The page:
Calls for British government to order inquest into death of Akmal Shaikh
THE family of executed Briton Akmal Shaikh have written to the British government urging them to order an immediate inquest into his death in China.
The 53-year-old was executed by lethal injection on 29 December, despite claims he was mentally ill and suffering from bipolar disorder.
His family, human rights campaigners and the UK Government repeatedly urged China to reconsider their decision in the weeks leading up to Akmal’s death.
The father-of-three was sentenced to death in 2007 after he was caught entering the country with 4kg of heroin.
His supporters claimed he was duped into carrying the bag by a man who promised him music stardom in China.
Akmal’s family say the government has the power to order an inquest.
In a letter sent to Foreign Secretary David Miliband, Akmal’s brother, Akbar Shaikh said his family were desperate for answers.
“My family is suffering incredible grief and torment over the many unanswered questions surrounding Akmal’s death,” he wrote.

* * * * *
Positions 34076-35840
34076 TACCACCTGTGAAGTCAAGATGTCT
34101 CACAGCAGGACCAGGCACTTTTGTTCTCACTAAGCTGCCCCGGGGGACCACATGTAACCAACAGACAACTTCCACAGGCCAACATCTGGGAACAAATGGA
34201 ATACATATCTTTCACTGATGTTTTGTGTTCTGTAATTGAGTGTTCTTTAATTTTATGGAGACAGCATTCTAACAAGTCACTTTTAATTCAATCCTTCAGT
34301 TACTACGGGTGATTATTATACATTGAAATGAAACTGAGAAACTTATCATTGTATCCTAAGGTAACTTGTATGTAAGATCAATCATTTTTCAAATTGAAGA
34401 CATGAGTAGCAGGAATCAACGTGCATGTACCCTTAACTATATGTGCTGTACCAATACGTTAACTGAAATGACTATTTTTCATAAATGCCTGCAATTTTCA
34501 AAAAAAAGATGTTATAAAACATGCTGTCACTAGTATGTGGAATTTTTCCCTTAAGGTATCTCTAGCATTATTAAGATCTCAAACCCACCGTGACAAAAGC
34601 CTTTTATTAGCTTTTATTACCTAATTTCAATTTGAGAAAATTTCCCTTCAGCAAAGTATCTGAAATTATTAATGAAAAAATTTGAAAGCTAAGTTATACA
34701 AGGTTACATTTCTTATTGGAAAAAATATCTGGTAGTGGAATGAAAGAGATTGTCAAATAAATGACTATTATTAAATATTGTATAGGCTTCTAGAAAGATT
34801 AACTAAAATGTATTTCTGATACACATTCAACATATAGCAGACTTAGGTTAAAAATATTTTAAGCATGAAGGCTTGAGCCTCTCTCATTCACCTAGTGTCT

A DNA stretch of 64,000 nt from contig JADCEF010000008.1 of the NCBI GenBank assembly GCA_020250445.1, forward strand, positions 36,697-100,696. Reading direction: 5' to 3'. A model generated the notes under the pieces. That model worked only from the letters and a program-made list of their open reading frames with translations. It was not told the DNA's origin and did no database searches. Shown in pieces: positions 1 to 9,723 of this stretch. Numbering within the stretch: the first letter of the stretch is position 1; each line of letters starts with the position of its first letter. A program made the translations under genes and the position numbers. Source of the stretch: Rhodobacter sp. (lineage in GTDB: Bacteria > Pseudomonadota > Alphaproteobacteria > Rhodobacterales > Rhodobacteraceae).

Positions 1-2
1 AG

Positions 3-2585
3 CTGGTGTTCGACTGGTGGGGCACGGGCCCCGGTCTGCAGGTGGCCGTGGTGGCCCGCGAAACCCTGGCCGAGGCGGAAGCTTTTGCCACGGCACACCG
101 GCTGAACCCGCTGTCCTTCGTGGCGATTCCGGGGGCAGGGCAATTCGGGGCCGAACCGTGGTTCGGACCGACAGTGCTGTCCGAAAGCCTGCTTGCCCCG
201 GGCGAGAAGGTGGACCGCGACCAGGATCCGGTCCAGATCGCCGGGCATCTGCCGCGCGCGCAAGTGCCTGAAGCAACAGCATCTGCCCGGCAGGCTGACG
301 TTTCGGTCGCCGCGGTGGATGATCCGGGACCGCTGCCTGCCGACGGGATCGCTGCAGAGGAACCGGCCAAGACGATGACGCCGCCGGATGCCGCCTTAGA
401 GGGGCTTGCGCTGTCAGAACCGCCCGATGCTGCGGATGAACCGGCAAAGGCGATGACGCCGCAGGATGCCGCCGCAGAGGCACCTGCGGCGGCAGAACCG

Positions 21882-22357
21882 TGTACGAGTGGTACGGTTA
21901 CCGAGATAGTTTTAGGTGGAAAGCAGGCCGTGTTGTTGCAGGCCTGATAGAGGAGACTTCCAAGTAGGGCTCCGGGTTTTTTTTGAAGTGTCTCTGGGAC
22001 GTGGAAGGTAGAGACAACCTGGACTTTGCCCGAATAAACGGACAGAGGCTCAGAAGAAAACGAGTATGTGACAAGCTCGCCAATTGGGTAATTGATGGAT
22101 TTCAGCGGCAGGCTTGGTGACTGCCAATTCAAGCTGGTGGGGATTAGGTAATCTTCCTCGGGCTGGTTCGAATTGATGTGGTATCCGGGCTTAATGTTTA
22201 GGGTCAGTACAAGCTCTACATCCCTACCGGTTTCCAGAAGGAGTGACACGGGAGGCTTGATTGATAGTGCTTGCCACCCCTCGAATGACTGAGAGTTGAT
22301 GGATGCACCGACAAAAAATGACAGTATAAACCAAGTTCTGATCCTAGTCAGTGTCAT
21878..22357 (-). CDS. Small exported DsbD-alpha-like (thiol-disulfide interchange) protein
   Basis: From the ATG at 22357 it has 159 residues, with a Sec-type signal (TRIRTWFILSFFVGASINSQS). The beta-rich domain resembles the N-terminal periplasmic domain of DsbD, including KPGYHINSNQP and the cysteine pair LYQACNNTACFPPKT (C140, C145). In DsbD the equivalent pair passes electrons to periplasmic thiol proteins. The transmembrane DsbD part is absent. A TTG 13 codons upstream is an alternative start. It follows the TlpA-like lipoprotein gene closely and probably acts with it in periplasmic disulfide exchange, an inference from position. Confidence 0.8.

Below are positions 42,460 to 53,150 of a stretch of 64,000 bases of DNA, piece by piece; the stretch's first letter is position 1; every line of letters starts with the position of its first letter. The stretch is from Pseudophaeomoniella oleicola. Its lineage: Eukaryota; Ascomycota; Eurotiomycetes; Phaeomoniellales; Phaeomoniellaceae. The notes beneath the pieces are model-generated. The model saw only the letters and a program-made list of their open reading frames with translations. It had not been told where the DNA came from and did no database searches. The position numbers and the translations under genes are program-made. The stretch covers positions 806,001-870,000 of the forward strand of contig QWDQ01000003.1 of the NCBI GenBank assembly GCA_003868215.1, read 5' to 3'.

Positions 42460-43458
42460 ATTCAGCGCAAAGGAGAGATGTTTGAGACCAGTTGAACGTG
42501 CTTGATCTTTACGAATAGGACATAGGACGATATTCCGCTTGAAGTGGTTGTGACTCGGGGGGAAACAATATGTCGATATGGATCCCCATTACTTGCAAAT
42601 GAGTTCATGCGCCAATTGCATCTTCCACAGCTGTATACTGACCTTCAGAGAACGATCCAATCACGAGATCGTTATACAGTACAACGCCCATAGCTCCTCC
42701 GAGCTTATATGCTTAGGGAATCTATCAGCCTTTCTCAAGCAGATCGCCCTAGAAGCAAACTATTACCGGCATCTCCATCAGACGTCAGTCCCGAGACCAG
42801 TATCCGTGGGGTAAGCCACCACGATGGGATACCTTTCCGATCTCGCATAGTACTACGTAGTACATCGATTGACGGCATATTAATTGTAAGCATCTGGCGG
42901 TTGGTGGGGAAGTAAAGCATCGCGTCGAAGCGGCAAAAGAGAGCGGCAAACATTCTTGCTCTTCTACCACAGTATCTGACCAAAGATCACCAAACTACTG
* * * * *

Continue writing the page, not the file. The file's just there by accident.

“We have begged the Chinese for answers but none have been forthcoming. All this uncertainty is just too much for the family to bear. We therefore implore you to direct a coroner’s inquest so that some of our questions can be answered, and the terrible mysteries surrounding my brother’s apparent death, 7000 miles from his family and all alone, can be resolved for us.”
Clive Stafford Smith, director of human rights charity Reprieve, said Akmal’s family had not been told of his death “until he was already apparently buried in the frozen soil of Urumqi”.
“Nobody told the family how or where he would be killed. No family member or independent observer was allowed to witness his death, view his body or verify his burial. We have only the word of a Chinese press release that he was even killed,” he said.
He added an inquest would give Akmal’s “grieving family” a “crucial insight” into his “final hours, his mental state and the extent to which he suffered before he died.”